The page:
I met up with a friend last weekend to map a new walk near Daventry. As we crossed a field we could hear a whole flock of crows in the distance. I looked at Annette, are those rooks or crows? She went on to explain the differences which I thought would make a great education slot for this week’s learnings about the natural world. (Thanks Annette).
#1 – Crows are more solitary birds
Unlike rooks or ravens, the crows are more likely to be found in your garden or on their own. So that big flock of crows that we saw all flying together was actually a flock of rooks, not crows.
#2 – Rooks are social birds
Rooks are a very sociable species so you’re unlikely to see a rook on its own. Rooks build their nests right at the tops of trees, in noisy groups known as rookeries. You are unlikely to miss them!
#3 – They have different thighs!
The Carrion Crow has neatly feathered thighs unlike the shaggy thighs of the Rook. (Check out the photo and you will see what I mean).
#4 – The Crow has a beard!
The Crow also has feathers around the base of the beak. While at first appearance its plumage is black, on closer inspection, it has a green and purple lustrous or brilliant appearance.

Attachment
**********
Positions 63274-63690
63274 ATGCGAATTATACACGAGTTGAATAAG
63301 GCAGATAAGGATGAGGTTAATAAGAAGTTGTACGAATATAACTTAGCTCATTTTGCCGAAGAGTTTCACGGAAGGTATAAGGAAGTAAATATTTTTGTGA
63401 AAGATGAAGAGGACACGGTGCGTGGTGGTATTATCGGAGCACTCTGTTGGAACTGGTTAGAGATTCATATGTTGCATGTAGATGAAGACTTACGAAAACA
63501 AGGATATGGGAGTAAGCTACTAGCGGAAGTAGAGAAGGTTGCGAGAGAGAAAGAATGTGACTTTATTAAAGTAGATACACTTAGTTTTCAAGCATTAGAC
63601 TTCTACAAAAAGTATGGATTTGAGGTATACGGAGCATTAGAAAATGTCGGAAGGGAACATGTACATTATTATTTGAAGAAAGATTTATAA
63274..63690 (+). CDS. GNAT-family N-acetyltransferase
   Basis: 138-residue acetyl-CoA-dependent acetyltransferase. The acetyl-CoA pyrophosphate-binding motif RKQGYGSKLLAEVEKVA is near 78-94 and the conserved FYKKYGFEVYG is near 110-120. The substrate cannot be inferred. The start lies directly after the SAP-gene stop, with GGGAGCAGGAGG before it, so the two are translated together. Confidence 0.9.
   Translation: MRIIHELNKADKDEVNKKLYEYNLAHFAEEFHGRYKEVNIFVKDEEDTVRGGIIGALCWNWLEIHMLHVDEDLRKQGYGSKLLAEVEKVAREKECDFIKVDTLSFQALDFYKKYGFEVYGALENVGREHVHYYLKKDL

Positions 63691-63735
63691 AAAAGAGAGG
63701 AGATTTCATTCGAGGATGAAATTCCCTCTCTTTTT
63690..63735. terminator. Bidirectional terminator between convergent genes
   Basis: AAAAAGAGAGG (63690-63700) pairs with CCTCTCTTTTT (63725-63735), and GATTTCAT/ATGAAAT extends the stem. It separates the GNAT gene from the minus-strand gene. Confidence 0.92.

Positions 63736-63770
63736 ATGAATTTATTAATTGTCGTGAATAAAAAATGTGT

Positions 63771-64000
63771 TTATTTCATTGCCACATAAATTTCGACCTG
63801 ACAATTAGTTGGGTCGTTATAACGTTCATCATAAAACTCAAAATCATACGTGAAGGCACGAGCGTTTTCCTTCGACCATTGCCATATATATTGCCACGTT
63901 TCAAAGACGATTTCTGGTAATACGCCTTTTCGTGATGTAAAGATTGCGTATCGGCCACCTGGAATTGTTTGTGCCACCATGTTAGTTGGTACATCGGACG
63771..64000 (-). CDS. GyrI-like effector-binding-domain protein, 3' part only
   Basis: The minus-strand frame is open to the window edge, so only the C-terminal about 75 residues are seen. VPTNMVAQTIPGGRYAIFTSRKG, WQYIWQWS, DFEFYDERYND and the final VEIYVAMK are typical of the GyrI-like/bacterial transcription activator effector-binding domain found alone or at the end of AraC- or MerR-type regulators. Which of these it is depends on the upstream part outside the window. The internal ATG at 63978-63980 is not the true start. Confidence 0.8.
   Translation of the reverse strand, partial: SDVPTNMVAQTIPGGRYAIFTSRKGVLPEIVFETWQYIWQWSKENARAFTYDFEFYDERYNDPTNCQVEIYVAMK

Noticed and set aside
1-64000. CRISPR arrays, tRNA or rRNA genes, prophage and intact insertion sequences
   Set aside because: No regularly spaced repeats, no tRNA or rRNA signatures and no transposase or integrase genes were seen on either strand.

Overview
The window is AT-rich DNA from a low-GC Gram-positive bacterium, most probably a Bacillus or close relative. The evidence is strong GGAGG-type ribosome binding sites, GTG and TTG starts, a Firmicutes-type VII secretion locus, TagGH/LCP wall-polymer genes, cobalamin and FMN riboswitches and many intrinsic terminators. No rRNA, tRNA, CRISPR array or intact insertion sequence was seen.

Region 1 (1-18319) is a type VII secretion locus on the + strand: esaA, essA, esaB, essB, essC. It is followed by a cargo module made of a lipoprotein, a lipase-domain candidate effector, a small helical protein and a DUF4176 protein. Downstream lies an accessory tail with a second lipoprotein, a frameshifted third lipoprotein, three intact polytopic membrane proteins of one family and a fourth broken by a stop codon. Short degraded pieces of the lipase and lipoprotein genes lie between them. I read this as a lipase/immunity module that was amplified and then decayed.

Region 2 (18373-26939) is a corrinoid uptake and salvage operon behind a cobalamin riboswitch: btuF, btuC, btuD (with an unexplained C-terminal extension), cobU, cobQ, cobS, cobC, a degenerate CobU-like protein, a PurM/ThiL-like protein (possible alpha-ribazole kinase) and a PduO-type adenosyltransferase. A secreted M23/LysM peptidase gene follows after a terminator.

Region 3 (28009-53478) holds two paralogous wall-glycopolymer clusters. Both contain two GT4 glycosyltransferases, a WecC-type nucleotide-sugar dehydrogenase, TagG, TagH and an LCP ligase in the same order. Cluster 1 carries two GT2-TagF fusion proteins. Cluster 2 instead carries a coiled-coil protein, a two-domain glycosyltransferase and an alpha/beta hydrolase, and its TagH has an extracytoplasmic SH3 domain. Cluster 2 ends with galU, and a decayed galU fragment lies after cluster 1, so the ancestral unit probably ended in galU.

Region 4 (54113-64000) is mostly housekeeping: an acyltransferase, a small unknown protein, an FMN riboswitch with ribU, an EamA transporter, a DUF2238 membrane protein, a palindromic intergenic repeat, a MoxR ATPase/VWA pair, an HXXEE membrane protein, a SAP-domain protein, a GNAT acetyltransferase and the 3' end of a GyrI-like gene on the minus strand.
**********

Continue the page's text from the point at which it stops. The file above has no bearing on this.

#5 – The beaks are probably the main difference
Rooks are easy to identify thanks to the bare, greyish-white skin around the base of its beak – nostrils and chin. Just to confuse things, a juvenile rook doesn’t have the bare beak, that develops in adulthood.
#6 – Their calls are similar but…
The crows' call is a hoarse, cawing sound. However, Rooks are rarely alone and so their raucous caws can become overwhelming.
#7 – Their nesting habits are different
Rooks' nest in close-knit colonies but Carrion Crows do not, although their nests do look very similar.
It was not a flock of crows that we saw on that walk, it was most defiantly rooks! Their nests were all in one tree and the noise was loud! I always thought it was crows that flocked together so I learned lots of new things this week. Thanks Annette!
See you next week!